On Sunday evening, tens of millions of people will gather around their TV sets to watch Super Bowl 52. The New England Patriots are taking on the Philadelphia Eagles for the coveted Vince Lombardi trophy, and Kickoff is set for 6:30PM ET (3:30PM PT).

For years, the rights to the Big Game have rotated between the three major networks (NBC, FOX and CBS), and this year it’s NBC’s turn. So if you do happen to be in front of a TV on Sunday, use your cable/satellite box or OTA antenna to tune into your local NBC affiliate to catch all the Super Bowl coverage

For those of you who aren’t going to be in front of a TV set, never fear—iDB has you covered! We’ve rounded up the best ways for you to follow the action on your iPhone, iPad, Apple TV and other devices.

How to watch the Super Bowl on iPhone for free

Live streaming the Super Bowl to your iPhone will be, for the first time in recent memory, available to everyone. Verizon’s long-term exclusivity deal on mobile streaming rights ended in January, meaning anyone can watch the game on the go using either Yahoo Sports or the NFL Mobile app—regardless of carrier.

How to stream the Super Bowl on iPad for free

Watching the game on your iPad will also be super easy. NBC has decided that it’s going to stream the Super Bowl to its NBC and NBC Sports apps for free, no credentials required. So even if you don’t pay for a premium cable or satellite service, you’ll be able to catch the game.

How to watch the Super Bowl on Apple TV for free

The same holds true for Apple TV (and other set-top boxes) where the NBC and NBC Sports apps are available. Obviously if you’re in front of a TV, you might as well watch the NBC TV channel. But if you don’t have access to it this is the next best thing.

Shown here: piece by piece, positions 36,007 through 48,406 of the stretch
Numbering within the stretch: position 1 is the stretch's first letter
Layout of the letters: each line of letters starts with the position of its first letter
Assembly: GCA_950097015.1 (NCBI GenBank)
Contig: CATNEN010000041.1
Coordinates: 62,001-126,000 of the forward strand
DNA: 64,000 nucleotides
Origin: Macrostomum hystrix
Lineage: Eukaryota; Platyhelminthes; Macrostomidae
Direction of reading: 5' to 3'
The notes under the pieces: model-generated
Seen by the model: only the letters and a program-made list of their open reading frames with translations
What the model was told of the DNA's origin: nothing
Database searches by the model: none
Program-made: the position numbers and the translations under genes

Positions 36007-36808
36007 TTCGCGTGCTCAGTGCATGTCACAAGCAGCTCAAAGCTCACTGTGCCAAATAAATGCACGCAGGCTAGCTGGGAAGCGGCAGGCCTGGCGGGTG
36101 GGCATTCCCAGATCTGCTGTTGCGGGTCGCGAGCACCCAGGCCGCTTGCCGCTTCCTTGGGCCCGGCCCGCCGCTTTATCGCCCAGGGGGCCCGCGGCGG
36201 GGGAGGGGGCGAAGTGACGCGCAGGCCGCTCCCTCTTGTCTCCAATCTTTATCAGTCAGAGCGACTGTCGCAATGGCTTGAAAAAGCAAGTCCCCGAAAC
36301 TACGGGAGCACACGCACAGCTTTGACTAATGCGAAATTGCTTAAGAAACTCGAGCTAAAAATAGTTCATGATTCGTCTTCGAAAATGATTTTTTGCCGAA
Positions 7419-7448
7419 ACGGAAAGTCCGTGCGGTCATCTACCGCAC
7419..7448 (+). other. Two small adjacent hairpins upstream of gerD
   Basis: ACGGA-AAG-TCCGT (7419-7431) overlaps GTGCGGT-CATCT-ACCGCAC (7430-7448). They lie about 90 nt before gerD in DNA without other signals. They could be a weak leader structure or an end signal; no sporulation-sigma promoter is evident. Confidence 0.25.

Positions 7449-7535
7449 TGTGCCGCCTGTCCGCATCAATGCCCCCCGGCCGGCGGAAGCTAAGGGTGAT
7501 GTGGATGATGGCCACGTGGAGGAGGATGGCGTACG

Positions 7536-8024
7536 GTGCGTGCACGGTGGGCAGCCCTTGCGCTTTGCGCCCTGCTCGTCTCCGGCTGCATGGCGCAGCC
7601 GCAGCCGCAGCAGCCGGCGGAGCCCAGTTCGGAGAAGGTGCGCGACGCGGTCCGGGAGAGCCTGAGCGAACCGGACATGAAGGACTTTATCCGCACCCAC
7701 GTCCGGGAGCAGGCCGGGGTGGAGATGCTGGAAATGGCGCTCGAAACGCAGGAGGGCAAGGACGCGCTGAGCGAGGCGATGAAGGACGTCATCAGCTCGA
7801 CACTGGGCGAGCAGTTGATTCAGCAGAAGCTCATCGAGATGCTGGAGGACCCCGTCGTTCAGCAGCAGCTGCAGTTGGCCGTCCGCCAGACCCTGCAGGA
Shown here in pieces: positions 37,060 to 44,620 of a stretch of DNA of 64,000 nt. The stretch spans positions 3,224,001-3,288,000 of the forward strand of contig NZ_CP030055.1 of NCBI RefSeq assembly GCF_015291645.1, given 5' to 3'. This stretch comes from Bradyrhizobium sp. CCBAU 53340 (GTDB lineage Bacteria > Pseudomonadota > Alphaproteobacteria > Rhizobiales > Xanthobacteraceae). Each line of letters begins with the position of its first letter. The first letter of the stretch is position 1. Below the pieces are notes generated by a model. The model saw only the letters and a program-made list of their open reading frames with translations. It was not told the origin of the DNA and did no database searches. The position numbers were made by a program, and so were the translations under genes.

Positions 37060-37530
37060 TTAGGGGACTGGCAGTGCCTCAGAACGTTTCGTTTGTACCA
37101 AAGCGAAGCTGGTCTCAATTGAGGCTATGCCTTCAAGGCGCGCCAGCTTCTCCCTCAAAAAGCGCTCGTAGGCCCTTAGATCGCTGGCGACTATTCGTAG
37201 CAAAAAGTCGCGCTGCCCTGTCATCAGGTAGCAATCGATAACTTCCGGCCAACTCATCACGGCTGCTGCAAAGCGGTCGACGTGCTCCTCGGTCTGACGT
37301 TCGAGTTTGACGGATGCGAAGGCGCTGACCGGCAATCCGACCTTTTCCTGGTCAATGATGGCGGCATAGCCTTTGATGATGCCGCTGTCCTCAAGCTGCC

How to stream the Super Bowl on Mac or PC for free

Want to watch the Super Bowl on your computer? You guessed it, simply just open your browser and navigate to NBC.com or NBCSports.com and you’ll be able to catch the live stream.

Other ways to follow the Super Bowl action

Twitter

Twitter has over the years evolved into the place to follow live sporting events. There are great hash tags and people to follow, or you can let the social network do the work for you with its Moments feature. Here you’ll find a variety of content including video highlights, up-to-the-minute scores and stats, breaking news, and commentary from past and current professionals in the industry—all in a single, digestible stream. Even if I’m watching a game live, I often check Twitter after a big or controversial play to read other people’s realtime reactions.

ESPN

Honestly, you could probably replace ESPN with any top sports news app, but I prefer this one for its design and feature set. The content available here is nowhere near what you can find on Twitter, but it checks all of the boxes including stats, scores, news, highlights and even play-by-play coverage.

YouTube

For those who don’t really care about the game, but want to watch the commercials everyone is going to be talking about, check out YouTube’s AdBlitz page.

And that should just about cover it! Again, the Super Bowl kicks off at 6:30 ET at the U.S. Bank Stadium in Minneapolis, Minnesota. If you think we missed a notable streaming method, particularly for overseas viewers, be sure to let us know about it down in the comments!